- From 1 January 2022, builders engaged under private sector contracts worth $10 million or more are required to open a new project trust account for each project if they intend to subcontract all or part of the work.
- Principals and developers paying into project trust accounts and holding retention monies as security are also required to establish a one-off Retention Trust Account.
- Principals and developers entering into construction contracts falling under the regime should take steps to verify a project trust account is established for contracts signed from 1 January 2022.
This is the next phase of the building and construction industry regulations, introduced in March 2018, designed to ensure subcontractors are paid and do not lose out in contractor insolvencies. For background information see our previous article.
The new law does not make the contracting party responsible if a builder fails to set up and use a project trust account to receive construction payments. However, it does not allow contracting parties to turn a blind eye either and penalties do apply.
There are certain matters contracting parties are compelled to report to the Queensland Building and Construction Commission (QBCC) if the contracting party knows, or ought reasonably to know, the matters exist, including failure to set up a project trust account when required. Keeping in mind knowledge of an employee or consultant may be deemed knowledge of the contracting party, we recommend all principals and developers entering private sector contracts worth $10 million or more make direct enquiries with their builder as to whether a project trust account has or will be established and if not, why the builder says it is not required. The contracting party should consider obtaining its own advice if there is any uncertainty as to the builder’s position.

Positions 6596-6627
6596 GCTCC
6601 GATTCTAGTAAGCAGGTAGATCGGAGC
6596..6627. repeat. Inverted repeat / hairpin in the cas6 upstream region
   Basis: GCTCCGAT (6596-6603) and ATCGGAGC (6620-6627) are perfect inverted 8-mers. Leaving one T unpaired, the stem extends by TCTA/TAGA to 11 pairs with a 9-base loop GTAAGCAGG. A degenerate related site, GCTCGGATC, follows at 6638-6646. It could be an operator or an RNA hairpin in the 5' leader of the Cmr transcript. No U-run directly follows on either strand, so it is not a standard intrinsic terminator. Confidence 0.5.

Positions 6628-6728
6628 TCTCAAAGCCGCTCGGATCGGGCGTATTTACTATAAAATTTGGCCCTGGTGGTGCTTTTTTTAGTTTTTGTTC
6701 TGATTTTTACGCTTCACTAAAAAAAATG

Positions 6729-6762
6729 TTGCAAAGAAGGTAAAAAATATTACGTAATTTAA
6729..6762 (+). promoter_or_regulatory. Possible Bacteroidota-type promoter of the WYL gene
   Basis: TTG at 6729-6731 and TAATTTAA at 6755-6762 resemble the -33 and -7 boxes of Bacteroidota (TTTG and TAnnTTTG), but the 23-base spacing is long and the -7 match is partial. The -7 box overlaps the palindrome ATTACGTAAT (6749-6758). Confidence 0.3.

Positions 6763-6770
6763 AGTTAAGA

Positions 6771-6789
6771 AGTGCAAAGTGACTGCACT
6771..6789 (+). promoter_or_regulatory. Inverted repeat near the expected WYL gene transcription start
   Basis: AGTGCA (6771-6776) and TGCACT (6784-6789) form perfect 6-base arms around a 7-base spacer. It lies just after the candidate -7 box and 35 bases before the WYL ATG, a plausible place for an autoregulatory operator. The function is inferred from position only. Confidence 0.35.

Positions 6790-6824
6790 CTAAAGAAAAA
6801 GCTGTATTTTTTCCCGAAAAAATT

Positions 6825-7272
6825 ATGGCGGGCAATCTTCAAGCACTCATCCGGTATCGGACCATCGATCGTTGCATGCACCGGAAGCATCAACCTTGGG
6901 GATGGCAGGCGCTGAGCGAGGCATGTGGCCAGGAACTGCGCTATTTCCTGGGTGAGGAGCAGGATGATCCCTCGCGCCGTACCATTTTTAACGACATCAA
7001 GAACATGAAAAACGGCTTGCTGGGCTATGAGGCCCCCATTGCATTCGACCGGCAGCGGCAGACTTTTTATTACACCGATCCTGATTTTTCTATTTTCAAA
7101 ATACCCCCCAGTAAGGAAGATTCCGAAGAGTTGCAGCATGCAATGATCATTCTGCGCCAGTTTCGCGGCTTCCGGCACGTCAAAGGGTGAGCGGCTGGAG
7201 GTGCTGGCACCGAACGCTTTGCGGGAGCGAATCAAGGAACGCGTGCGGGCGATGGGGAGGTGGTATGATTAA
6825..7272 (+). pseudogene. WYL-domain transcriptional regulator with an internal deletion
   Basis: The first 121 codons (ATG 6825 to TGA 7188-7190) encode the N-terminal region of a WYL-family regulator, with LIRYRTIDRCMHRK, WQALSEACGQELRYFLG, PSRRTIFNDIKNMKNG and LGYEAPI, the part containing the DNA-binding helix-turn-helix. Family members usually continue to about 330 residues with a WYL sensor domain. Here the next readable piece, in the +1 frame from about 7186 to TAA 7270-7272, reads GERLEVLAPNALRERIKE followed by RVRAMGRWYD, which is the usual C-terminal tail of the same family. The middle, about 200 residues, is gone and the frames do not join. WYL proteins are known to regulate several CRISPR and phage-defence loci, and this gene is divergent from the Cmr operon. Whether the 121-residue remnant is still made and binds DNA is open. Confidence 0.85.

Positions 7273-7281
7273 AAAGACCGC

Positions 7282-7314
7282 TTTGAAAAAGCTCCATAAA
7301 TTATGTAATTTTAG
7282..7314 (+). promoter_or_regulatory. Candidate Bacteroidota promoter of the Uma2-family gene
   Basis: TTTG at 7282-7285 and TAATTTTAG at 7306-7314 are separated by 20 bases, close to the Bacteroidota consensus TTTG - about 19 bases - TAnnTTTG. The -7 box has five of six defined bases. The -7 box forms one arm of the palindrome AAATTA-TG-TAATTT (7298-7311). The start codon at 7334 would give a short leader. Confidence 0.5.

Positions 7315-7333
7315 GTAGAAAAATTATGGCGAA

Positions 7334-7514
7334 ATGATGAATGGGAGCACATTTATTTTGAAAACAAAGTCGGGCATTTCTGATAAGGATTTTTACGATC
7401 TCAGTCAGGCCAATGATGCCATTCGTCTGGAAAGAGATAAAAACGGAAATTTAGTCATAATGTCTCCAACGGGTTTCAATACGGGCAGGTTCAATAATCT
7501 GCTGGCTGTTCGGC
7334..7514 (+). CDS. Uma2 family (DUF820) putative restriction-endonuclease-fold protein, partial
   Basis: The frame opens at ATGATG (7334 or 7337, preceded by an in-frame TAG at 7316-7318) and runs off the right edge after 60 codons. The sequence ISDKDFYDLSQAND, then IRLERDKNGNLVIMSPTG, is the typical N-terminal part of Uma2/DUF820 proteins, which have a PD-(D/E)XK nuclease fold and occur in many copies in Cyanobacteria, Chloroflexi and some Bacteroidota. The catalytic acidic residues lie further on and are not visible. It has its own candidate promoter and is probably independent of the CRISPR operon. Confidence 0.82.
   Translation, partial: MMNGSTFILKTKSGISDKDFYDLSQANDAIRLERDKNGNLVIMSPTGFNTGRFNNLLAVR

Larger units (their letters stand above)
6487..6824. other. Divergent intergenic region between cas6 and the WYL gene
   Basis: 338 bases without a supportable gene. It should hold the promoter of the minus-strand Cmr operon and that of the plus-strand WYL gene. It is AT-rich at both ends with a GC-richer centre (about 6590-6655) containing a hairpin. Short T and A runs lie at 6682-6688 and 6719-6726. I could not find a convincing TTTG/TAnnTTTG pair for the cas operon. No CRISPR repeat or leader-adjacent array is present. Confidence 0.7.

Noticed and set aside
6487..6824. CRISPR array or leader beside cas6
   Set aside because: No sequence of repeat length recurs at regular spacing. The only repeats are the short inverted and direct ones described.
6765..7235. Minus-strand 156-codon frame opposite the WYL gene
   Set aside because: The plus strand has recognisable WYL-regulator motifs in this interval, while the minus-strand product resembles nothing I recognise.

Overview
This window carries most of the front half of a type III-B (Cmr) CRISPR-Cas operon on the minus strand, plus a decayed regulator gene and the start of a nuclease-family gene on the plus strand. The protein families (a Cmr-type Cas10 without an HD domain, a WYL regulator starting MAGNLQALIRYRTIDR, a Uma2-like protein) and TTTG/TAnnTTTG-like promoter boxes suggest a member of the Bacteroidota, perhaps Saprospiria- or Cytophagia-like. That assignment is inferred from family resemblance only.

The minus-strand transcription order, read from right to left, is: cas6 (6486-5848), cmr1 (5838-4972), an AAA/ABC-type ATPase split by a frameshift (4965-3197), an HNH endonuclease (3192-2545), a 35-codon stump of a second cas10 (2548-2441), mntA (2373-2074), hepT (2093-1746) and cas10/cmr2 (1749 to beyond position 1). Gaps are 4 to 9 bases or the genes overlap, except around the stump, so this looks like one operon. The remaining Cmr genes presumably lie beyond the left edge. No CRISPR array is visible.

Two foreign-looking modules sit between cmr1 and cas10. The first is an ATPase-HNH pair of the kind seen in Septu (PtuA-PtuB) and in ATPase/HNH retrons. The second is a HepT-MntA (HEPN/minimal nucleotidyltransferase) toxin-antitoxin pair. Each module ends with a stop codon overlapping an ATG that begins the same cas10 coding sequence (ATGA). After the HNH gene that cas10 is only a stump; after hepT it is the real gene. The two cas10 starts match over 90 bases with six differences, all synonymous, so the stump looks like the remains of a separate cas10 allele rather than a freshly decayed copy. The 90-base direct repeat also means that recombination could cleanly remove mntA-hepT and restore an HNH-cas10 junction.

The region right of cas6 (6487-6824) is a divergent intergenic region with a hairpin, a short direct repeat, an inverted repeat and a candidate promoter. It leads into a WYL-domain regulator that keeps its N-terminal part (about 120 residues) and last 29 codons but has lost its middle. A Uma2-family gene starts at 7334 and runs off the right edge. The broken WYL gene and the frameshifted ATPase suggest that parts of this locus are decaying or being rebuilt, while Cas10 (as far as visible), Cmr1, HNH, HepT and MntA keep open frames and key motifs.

What do you need to report?
The key matters contracting parties are required to report are:
- Where a project trust account has not been opened and the contracting party knows, or ought reasonably to know, one is required, it must be reported to the QBCC. The penalty for not reporting is 100 penalty points or $13,785.
- Where the builder engages a subcontractor, the subcontractor does not have to open its own trust account to receive payment unless the subcontractor is a related entity of the builder. A related subcontractor must open a project trust account to pay its own subcontractors; this removes the risk contractors can avoid the requirement by subcontracting to related entities. If a contracting party knows (or ought reasonably to know) the builder has engaged a related entity subcontractor, this must be reported to the QBCC. The maximum penalty for failure to do so is 50 penalty units or $6,892.
Retention trust account
If you are required to establish a retention trust account, there are strict requirements and timeframes which must be adhered to, or penalties apply. The key matters required to be noted are:
- The account must be opened before withholding any retention amounts.
- The account must be held under a name that includes the trustee’s name and the word ‘trust’.
- Within five business days of opening the account, the trustee must notify the QBCC. The QBCC publishes on its website details of all project and retention trust accounts opened.
- The account must only be drawn on for paying defined beneficiaries, the trustee, or others to complete defective work. The maximum penalty for breach includes a possible two years’ imprisonment.
You can read more about further shake-ups to building and construction industry regulation in Kristy Dorney’s recent Alert: Building and construction industry review: calling all developers.
Get in touch with our lawyers for help with your project trust account requirements.